The Bike Chronicles

Myriam Sitterson - Brazil


March 27, 2015

To say that my bicycle is problematic is an understatement. Its shortcomings made themselves evident early on, when the chain started falling off every half kilometer like clockwork. That was before I started working on a farm an hour’s bike ride away. Last week, the chain exploded. That’s probably not the most accurate verb choice, but no, it really exploded. The week before that, my drawstring bag fell through the basket and got caught in the spokes of the front wheel while I was on my way to work. Unable to move my bike forward at all, I decided it would be best to leave the bike where it was, take my valuables from inside the bag, and return for the bike, with help and/or scissors, later on. It seemed like a good plan, until I realized that the bag’s strings were so tightly intertwined in the spokes that I couldn’t actually open my bag to take anything out. If I wanted my camera, phone, money, and bug repellent to come with me, the bag, and the bike, would have to come too. I was about half a kilometer from work.

Well, after a quick, but very focused, 3.5 second brainstorming session, I came up with two options. I could stay put and cry (which seemed, and still seems, pretty rational considering the circumstances), or I could try to carry my bike on my back the rest of the way. Obviously, I chose the latter. And not because I thought it would make a good story, or because of some stoic resolve ingrained in my character. No, no; the real reason I decided to get a move on was that all the dogs in the neighborhood were catching onto my presence. The noise was growing exponentially as each dog’s bark triggered another seven’s. It was only 7:30 am, and the impending vision of families being torn from sleep by their little, unofficial guards and peering out their windows to see a girl sobbing in the middle of the road made me reconsider my options. So instead of breaking into tears, I turned my head to the sky, murmured a couple expletives, lifted my bike onto my right shoulder, and walked the rest of the way to work.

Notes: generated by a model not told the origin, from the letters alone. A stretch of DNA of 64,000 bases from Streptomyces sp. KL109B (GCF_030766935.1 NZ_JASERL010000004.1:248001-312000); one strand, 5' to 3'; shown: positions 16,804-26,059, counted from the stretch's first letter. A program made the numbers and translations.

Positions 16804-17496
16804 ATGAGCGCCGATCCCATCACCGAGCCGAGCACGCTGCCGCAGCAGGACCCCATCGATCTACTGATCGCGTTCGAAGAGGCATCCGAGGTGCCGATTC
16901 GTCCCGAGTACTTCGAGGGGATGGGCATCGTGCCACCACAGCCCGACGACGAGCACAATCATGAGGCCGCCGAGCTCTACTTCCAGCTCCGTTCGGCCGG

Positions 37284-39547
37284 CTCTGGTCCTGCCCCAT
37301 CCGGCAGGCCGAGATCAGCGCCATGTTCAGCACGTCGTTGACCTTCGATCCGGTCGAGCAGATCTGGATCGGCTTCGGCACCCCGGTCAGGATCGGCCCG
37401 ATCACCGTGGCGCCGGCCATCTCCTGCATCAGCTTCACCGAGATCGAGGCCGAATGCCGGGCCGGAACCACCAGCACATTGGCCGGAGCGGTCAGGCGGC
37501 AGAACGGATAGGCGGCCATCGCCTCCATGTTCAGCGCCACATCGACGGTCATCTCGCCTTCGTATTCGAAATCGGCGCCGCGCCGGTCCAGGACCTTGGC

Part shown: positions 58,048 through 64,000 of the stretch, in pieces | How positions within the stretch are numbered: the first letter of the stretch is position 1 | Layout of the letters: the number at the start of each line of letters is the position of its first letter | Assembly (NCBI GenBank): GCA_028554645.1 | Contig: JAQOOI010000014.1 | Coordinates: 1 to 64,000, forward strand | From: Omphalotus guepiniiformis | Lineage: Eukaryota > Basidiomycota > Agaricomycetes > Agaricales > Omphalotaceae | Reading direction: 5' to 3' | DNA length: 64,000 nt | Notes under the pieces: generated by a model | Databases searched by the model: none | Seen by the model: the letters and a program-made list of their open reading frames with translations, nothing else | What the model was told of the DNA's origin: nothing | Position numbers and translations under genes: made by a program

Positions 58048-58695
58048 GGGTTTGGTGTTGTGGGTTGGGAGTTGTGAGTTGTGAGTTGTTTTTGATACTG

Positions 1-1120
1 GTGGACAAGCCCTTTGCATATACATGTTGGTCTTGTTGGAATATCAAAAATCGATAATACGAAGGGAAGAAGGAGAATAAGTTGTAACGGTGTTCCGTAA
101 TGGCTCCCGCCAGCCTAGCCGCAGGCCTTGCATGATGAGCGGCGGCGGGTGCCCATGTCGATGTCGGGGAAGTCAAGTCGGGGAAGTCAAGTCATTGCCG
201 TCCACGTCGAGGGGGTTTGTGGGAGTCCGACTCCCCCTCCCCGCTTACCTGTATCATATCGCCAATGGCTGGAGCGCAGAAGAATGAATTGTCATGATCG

There’s no moral to the story. I’m not going to turn my bike into a metaphor for my life or my experience in Brazil. It really is an awful bike ‰ÛÓ an old, rusty, awful bike. Since I inherited it back in September, I’ve had to replace the seat, both tires, and the chain, at intermittent points. The basket is being held together by twist-ties. I’ve frequented the bike shop to get holes in the tires repaired, and to oil and adjust and replace various other parts, more often than I can say. Several articles of my clothing are marked with grease stains. Most recently, I lost a pair of flip-flops to the gaping hole in the basket. Basically, it’s been rough. And yet, in spite of everything, I’ve never considered, at least not seriously, buying a new bike. Because I could, very easily, just replace it altogether. But I haven’t. And with three weeks left in this town, I’m pretty sure I never will. I hate my bike, but I am grateful for it, because I know how much I rely on it. I am especially aware of how much I rely on it when its chain decides to explode on a dirt road ten kilometers from home.

Myriam Sitterson